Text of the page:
In line with long-term norms, during the first six months, venture capital managers in the index allocated slightly more than 70% of their invested capital to IT and healthcare investments (in rank order). Other sectors, including communication services, consumer discretionary, and financials, all attracted at least 5% of the capital invested during the period. ■

Figure Notes

US Private Equity and Venture Capital Index Returns

Private indexes are pooled horizon internal rates of return, net of fees, expenses, and carried interest. Returns are annualized, with the exception of returns less than one year, which are cumulative. Because the US private equity and venture capital indexes are capitalization weighted, the largest vintage years mainly drive the indexes’ performance.

Public index returns are shown as both time-weighted returns (average annual compound returns) and dollar-weighted returns (mPME). The CA Modified Public Market Equivalent replicates private investment performance under public market conditions. The public index’s shares are purchased and sold according to the private fund cash flow schedule, with distributions calculated in the same proportion as the private fund, and mPME net asset value is a function of mPME cash flows and public index returns.

Vintage Year Returns

Vintage year fund-level returns are net of fees, expenses, and carried interest.

Sector Returns

Industry-specific gross company-level returns are before fees, expenses, and carried interest.

GICS® Sector Comparisons

The Global Industry Classification Standard (GICS®) was developed by and is the exclusive property and a service mark of MSCI Inc. and S&P Global Market Intelligence LLC and is licensed for use by Cambridge Associates LLC. The Nasdaq Composite exposures are as of June 30, 2021, and represent the index’s sector breakdown prior to the GICS® reclassification that went into effect after close of business (ET) September 28, 2018. Cambridge Associates LLC will implement the GICS® reclassification for private companies with the release of September 30, 2018, benchmark data. “Other” includes sectors that make up less than 3% of the CA benchmark.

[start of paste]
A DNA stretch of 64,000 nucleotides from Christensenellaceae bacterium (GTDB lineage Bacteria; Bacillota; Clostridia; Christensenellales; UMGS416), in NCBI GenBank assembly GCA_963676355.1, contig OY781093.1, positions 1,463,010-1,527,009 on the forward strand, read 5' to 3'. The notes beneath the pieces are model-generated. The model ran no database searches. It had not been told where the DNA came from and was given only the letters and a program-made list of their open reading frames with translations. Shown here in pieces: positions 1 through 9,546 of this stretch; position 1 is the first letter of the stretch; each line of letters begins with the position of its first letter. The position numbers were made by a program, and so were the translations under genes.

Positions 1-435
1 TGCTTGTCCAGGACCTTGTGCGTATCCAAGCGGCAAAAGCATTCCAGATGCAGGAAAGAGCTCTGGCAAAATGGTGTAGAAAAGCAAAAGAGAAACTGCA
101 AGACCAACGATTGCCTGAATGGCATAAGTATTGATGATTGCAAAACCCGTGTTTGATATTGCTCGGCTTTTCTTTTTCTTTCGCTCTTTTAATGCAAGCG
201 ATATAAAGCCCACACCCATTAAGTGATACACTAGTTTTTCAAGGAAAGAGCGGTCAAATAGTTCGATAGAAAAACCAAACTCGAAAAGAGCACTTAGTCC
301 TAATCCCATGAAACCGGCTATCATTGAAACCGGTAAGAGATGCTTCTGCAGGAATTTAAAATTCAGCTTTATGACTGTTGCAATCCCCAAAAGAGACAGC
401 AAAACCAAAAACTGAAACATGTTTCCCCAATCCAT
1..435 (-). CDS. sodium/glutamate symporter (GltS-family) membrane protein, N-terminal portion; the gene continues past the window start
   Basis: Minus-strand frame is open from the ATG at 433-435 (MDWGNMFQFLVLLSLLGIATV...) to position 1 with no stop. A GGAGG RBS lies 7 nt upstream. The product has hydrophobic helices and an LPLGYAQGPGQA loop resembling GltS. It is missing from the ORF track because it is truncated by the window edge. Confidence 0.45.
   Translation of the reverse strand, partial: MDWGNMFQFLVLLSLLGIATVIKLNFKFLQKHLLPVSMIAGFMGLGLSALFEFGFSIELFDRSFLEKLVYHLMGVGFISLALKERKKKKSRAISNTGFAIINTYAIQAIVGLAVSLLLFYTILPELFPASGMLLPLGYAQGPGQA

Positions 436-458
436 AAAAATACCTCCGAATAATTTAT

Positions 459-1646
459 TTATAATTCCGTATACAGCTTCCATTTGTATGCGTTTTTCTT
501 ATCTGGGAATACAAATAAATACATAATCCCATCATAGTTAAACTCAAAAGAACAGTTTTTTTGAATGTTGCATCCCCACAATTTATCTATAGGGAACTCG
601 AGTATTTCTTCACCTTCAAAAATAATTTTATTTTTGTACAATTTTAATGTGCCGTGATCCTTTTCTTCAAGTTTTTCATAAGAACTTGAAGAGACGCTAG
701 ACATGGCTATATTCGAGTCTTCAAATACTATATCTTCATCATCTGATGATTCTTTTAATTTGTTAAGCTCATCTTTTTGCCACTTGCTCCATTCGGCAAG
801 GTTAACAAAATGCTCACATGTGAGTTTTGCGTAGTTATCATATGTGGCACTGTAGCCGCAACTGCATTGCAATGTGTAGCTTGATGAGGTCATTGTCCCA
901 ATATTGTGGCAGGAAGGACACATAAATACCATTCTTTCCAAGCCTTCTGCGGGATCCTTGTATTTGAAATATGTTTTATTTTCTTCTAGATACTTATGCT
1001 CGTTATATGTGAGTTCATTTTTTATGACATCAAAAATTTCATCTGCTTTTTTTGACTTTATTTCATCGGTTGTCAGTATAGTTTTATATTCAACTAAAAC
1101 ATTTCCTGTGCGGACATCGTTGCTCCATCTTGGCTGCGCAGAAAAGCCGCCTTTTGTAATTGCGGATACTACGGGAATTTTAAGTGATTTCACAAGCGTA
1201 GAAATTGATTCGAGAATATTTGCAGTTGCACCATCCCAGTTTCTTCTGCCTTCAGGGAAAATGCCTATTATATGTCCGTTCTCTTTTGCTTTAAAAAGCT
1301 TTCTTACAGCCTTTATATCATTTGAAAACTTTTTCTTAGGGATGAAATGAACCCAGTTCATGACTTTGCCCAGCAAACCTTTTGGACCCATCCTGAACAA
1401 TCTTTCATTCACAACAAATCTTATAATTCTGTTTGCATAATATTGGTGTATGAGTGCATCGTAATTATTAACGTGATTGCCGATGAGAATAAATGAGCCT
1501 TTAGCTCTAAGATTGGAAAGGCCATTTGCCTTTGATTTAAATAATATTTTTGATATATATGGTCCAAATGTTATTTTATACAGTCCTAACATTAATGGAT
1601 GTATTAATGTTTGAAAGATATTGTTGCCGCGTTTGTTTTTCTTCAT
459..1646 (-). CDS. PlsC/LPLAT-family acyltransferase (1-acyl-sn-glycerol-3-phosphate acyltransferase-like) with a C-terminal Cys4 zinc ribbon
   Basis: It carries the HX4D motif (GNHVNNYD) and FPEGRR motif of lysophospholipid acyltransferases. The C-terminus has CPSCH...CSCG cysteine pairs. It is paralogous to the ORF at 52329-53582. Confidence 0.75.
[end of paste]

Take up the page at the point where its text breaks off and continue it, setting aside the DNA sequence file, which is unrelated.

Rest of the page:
About the Cambridge Associates LLC Indexes

Cambridge Associates derives its US private equity benchmark from the financial information contained in its proprietary database of private equity funds. As of June 30, 2021, the database included 1,297 US buyouts and growth equity funds formed from 1986 to 2021, with a value of $1.2 trillion. Ten years ago, as of June 30, 2011, the index included 770 funds whose value was $459 billion.

Cambridge Associates derives its US venture capital benchmark from the financial information contained in its proprietary database of venture capital funds. As of June 30, 2021, the database comprised 2,077 US venture capital funds formed from 1981 to 2021, with a value of $499 billion. Ten years ago, as of June 30, 2011, the index included 1,343 funds whose value was $122 billion.

The pooled returns represent the net end-to-end rates of return calculated on the aggregate of all cash flows and market values as reported to Cambridge Associates by the funds’ general partners in their quarterly and annual audited financial reports. These returns are net of management fees, expenses, and performance fees that take the form of a carried interest.

About the Public Indexes

The Nasdaq Composite Index is a broad-based index that measures all securities (more than 3,000) listed on the Nasdaq Stock Market. The Nasdaq Composite is calculated under a market capitalization–
weighted methodology. The Russell 2000® Index includes the smallest 2,000 companies of the Russell 3000® Index (which is composed of the largest 3,000 companies by market capitalization).The Standard & Poor’s 500 Composite Stock Price Index is a capitalization-weighted index of 500 stocks intended to be a representative sample of leading companies in leading industries within the US economy. Stocks in the index are chosen for market size, liquidity, and industry group representation.


Caryn Slotsky, Senior Investment Director
Wyatt Yasinski, Investment Associate
Drew Carneal, Investment Analyst